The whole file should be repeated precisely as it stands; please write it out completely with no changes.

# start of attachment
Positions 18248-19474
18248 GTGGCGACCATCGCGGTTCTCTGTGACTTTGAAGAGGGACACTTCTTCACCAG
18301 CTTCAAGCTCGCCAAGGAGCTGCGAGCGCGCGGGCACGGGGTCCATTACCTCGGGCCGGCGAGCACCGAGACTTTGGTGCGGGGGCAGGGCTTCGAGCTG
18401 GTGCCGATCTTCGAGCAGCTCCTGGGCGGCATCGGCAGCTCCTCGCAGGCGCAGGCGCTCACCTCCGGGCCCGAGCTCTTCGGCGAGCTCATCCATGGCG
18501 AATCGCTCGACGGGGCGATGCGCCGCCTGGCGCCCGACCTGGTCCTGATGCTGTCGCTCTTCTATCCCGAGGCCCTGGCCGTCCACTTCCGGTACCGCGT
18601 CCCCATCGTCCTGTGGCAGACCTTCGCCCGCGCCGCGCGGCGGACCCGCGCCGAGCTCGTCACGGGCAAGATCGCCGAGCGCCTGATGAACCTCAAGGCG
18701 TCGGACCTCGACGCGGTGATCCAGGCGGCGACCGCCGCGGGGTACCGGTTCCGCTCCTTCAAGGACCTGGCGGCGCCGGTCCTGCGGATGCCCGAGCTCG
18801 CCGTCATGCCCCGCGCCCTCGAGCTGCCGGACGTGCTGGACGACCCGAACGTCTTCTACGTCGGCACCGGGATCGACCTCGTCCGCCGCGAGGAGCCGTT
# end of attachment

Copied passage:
Positions 18248-19474
18248 GTGGCGACCATCGCGGTTCTCTGTGACTTTGAAGAGGGACACTTCTTCACCAG
18301 CTTCAAGCTCGCCAAGGAGCTGCGAGCGCGCGGGCACGGGGTCCATTACCTCGGGCCGGCGAGCACCGAGACTTTGGTGCGGGGGCAGGGCTTCGAGCTG
18401 GTGCCGATCTTCGAGCAGCTCCTGGGCGGCATCGGCAGCTCCTCGCAGGCGCAGGCGCTCACCTCCGGGCCCGAGCTCTTCGGCGAGCTCATCCATGGCG
18501 AATCGCTCGACGGGGCGATGCGCCGCCTGGCGCCCGACCTGGTCCTGATGCTGTCGCTCTTCTATCCCGAGGCCCTGGCCGTCCACTTCCGGTACCGCGT
18601 CCCCATCGTCCTGTGGCAGACCTTCGCCCGCGCCGCGCGGCGGACCCGCGCCGAGCTCGTCACGGGCAAGATCGCCGAGCGCCTGATGAACCTCAAGGCG
18701 TCGGACCTCGACGCGGTGATCCAGGCGGCGACCGCCGCGGGGTACCGGTTCCGCTCCTTCAAGGACCTGGCGGCGCCGGTCCTGCGGATGCCCGAGCTCG
18801 CCGTCATGCCCCGCGCCCTCGAGCTGCCGGACGTGCTGGACGACCCGAACGTCTTCTACGTCGGCACCGGGATCGACCTCGTCCGCCGCGAGGAGCCGTT